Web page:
How many stout cells have I occupied in my long life - too many to count. The one in Ely was better than most. The usual thick stone walls and a strong door banded with iron, no windows, but dry, and most unusually clean. It is more typical to find the smeared faeces of former inmates when in a pound.
‘This is entirely your fault.’
I looked over at Sam. They were the first words he had spoken since we had been dumped in the cell. The brawlers who had caused the fight were marched off under guard, making vain protests, whilst I had hurled insults and curses at them. I took some comfort in that, but we were locked up and left alone for rest of the night. Our despatches and papers taken by Young Oliver. My back hurt from the kicking and there had been blood in my piss.
‘They broke my pipe and took my baccy. I cannot even take a smoke.’
‘My apologies, Sam,’ I said.
‘Your fuse has grown too short, Sugar. There was no need for this. We could have spent a night on feather bolsters instead of a bare bench,’ he said. ‘And they broke my pipe.’
I was surprised by that, I had not realised my temper had changed. I have always been prone to the odd tantrum, but consider myself a happy sort in the main. Yet, as I thought on it, I realised Sam was true. The war was making me tetchy and giving me bad dreams. We sat in silence for a time as I contemplated that.
The lock rattled and door creaked open; a couple of men entered, both in uniform coats - one with an officer’s sash.
‘Captain Candy?’ said the officer to Sam. He shook his head.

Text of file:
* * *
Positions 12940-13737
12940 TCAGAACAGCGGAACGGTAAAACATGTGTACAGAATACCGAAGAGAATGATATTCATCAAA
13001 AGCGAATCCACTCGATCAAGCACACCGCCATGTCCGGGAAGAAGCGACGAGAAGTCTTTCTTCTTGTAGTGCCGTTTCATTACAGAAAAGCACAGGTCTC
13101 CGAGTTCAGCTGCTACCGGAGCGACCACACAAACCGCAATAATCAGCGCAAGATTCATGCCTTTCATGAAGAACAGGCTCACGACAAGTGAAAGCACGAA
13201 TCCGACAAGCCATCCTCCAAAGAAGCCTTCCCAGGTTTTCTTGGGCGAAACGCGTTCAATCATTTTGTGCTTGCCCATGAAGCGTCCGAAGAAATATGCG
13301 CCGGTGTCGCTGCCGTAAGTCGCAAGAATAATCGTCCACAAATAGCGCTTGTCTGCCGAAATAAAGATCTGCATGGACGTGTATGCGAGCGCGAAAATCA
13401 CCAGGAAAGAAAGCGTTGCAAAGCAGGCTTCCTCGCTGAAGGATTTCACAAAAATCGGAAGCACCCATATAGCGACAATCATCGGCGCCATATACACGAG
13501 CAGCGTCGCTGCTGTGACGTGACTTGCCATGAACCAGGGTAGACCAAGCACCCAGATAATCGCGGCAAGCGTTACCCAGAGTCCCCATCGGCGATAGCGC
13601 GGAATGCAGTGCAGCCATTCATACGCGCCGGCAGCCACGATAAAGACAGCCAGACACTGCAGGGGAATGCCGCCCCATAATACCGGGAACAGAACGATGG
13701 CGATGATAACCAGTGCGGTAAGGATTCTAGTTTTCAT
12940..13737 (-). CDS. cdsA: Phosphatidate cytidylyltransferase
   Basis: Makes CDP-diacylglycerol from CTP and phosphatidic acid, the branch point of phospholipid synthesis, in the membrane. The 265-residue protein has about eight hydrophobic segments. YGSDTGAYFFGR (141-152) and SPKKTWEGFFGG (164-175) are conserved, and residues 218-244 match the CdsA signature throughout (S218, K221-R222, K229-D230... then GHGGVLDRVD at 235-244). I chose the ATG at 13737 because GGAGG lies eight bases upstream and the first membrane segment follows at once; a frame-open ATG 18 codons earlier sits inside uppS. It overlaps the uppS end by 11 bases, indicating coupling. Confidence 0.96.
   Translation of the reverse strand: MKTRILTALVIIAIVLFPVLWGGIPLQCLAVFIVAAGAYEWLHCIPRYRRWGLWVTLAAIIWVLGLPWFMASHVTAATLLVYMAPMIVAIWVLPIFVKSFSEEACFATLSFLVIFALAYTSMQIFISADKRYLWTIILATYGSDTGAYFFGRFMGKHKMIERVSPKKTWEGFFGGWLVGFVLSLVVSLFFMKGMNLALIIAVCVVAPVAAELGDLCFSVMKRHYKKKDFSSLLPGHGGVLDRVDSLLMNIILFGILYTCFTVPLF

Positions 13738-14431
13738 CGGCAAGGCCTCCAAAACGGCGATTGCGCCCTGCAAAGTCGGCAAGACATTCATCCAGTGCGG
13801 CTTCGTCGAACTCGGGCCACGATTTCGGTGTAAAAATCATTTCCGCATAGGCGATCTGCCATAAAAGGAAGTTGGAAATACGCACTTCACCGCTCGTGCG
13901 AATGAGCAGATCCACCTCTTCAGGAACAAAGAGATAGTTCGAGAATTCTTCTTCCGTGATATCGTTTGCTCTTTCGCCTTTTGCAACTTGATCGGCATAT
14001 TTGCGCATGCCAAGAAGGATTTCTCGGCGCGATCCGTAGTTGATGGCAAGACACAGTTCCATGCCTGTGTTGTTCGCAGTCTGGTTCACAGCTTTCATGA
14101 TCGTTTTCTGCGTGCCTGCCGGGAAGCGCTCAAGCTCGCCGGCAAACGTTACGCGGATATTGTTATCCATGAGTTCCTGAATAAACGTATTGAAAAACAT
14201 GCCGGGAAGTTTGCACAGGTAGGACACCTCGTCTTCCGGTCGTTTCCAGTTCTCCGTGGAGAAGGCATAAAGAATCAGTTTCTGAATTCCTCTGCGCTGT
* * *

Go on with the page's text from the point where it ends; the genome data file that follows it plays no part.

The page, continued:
‘I am Candy.’ I may have to start wearing a beard to look older.
‘You can come with us, if you please, sir.’
I stood up and brushed myself down, nodded to Sam, and followed the officer. Then I stopped.
‘Good, sir, could I beg a clay pipe and some tobacco for my comrade? It would soothe his nervous disposition.’
I thought Sam was going to spring at me from his evil stare. The trooper fumbled around in his coat, pulled out a pipe and tobacco pouch, then handed them to him. He took them gratefully enough but offered me no thanks. In truth, it was a test - and Sam knew it. Had they dismissed my request, or worse, then we would have been in trouble. Their polite demeanour and easy acquiescence reassured us both.
They led me out of the lockup - an old monkish storehouse in the shadow of the cathedral - over lawns busy with men exercising horses and drilling with swords. We crossed a road to a small church, and in the gardens a plainly built house. Two stories high, wood and plaster, stone and tile. This was Cromwell’s home - an old vicarage with a leaky roof. [i]
I was taken through into the kitchen; a neat tiled affair, with a long table, great hearth, and a roaring wood fire. Standing at the table, eating boiled eggs and toast, was the man himself. Young Oliver was with him, being lectured about something or other.
Cromwell’s shirt was open at the collar, no shoes on his feet, at ease in his own home. He turned to face me as the guards led me in. The woodcuts did not do him justice. Lean, and of medium height, mousey hair turning grey. A long face with a ruddy complexion, big bulbous nose, and the most piercing grey-blue eyes.
He stared at me as if weighing my soul; fixing me with a most penetrating glare. It was both frightening and fascinating in equal measures. This man exuded absolute power. Even in a plain kitchen, in his stockings, with egg yolk on his shirt.